Audi CEO Rupert Stadler confirms management reshuffle

Article by Christian A., on May 21, 2012

As you may know already, we told you that the chief executive officer of Bentley will go to Audi due to the restructuring of the company’s board but nothing was officially confirmed… until today. Audi CEO Rupert Stadler has officially confirmed in an interview with a German newspaper that the company’s board will be restructured. Apparently, this move will be made in order to be sure that the firm will hit its 2020 sales target as Audi doesn’t want to risk anything.

The first rumors regarding the board reshuffle came after Audi bought Ducati, back in April. According to Rupert Stadler, Ducati will play a very important role in the development of forward-looking mobility concepts.

Stadler also added that Audi wants to encourage more young women join the company as he told the reporters that a board post is not related to sex, but competence. If you remember, the next GM CEO could also be a woman, according to the media reports, which means that Audi might follow the American manufacturer which struggles to take on Toyota (again) and become world’s largest manufacturer.

The roots of Audi can be traced back to a number of companies. Two of these -- Wanderer and NSU – were founded in 1895. In November 1899, August Horch founded A. Horch & Cie and nearly five years later in May 1904, he founded August Horch & Cie. Motorwagenwerke AG. Following an internal dispute, Horch left this company and founded August Horch Automobilwerke GmbH in July 1909. After losing a trademark infringement case, he became prohibited from using "Horch" as a trade name.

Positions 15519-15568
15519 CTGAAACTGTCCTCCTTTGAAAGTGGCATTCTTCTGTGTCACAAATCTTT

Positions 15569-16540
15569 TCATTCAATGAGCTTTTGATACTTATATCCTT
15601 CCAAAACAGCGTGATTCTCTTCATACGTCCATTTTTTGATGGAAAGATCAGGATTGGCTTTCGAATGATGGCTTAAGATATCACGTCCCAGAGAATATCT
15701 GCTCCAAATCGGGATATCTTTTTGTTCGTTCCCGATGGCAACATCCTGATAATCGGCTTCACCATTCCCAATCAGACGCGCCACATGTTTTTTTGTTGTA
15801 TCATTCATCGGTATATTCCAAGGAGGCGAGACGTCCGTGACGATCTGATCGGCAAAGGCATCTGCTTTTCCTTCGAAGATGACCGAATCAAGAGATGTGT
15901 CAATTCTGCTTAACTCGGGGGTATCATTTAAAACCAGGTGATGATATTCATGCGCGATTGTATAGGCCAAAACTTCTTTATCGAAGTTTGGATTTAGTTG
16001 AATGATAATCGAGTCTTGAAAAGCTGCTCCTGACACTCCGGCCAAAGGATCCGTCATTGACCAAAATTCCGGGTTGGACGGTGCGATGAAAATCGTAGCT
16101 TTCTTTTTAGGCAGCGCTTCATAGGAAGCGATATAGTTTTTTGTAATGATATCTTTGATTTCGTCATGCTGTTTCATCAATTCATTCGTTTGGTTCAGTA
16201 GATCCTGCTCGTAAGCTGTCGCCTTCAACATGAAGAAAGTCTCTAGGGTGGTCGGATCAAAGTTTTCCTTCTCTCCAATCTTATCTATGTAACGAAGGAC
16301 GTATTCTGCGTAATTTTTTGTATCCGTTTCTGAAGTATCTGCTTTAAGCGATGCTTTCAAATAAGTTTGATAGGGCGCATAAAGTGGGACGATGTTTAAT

August Horch and his business partners founded Audi Automobilwerke GmbH Zwickau in April 1910. In 1915, the company was renamed as Audiwerke AG Zwickau. August Horch left Audiwerke in 1920 for a high position at the ministry of transport.

In August 1928, Jorgen Rasmussen, owner of Dampf-Kraft-Wagen (DKW), acquired majority of Audiwerke AG. In 1932, Audi merged with Horch, DKW, and Wanderer, to form Auto Union AG, Chemnitz – with the four interlinked rings found in the modern Audi badge representing each of these companies.

In August 1948, Auto Union AG of Chemnitz was deleted from the commercial register, thereby resulting to its liquidation. The company was re-launched as the Auto Union GmbH in September 1949.

In 1964, Volkswagen acquired a 50-percent stake in the company. Around 18 months later, Volkswagen took complete control of Ingolstadt. In 1969, Auto Union merged with NSU, becoming Audi NSU Auto Union AG. In 1985, the Auto Union and NSU brands were effectively dead, and the company's official name was shortened to Audi AG.

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Topics: audi



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